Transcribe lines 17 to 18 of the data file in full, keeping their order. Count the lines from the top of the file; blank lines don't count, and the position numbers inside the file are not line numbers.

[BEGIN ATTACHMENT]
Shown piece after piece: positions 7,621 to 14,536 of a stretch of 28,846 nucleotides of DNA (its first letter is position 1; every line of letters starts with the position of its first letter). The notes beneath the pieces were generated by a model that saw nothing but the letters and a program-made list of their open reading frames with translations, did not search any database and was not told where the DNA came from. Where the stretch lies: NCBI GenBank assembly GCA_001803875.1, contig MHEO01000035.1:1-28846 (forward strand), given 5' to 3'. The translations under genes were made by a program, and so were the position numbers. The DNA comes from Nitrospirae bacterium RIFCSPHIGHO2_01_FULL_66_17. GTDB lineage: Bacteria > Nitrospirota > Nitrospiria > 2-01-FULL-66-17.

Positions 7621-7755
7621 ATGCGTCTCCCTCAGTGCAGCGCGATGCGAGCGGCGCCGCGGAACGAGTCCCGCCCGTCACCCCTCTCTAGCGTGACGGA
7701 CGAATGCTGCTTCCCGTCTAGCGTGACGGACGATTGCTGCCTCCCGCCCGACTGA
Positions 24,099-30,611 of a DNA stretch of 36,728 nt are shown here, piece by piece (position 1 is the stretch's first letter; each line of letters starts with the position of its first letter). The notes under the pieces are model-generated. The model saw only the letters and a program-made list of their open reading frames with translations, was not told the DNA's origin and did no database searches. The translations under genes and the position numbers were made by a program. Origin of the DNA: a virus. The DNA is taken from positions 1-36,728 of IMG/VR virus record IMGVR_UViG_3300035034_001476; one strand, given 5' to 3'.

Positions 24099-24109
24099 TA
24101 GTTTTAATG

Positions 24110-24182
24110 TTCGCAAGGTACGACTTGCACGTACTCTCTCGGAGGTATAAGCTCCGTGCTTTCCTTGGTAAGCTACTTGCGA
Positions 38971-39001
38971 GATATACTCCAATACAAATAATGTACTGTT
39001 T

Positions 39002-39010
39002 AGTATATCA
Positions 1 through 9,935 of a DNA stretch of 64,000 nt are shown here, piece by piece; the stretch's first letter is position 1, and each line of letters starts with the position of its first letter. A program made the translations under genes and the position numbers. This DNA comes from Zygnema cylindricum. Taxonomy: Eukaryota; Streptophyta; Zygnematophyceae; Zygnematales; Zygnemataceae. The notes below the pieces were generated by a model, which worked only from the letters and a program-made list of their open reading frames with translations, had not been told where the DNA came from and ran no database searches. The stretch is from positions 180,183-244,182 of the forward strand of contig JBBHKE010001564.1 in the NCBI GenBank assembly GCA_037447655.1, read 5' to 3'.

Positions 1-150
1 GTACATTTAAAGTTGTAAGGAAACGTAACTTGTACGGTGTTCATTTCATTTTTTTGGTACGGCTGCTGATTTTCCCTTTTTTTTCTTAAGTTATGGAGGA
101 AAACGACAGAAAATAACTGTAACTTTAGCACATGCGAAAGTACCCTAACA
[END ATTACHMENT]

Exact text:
Positions 1-150
1 GTACATTTAAAGTTGTAAGGAAACGTAACTTGTACGGTGTTCATTTCATTTTTTTGGTACGGCTGCTGATTTTCCCTTTTTTTTCTTAAGTTATGGAGGA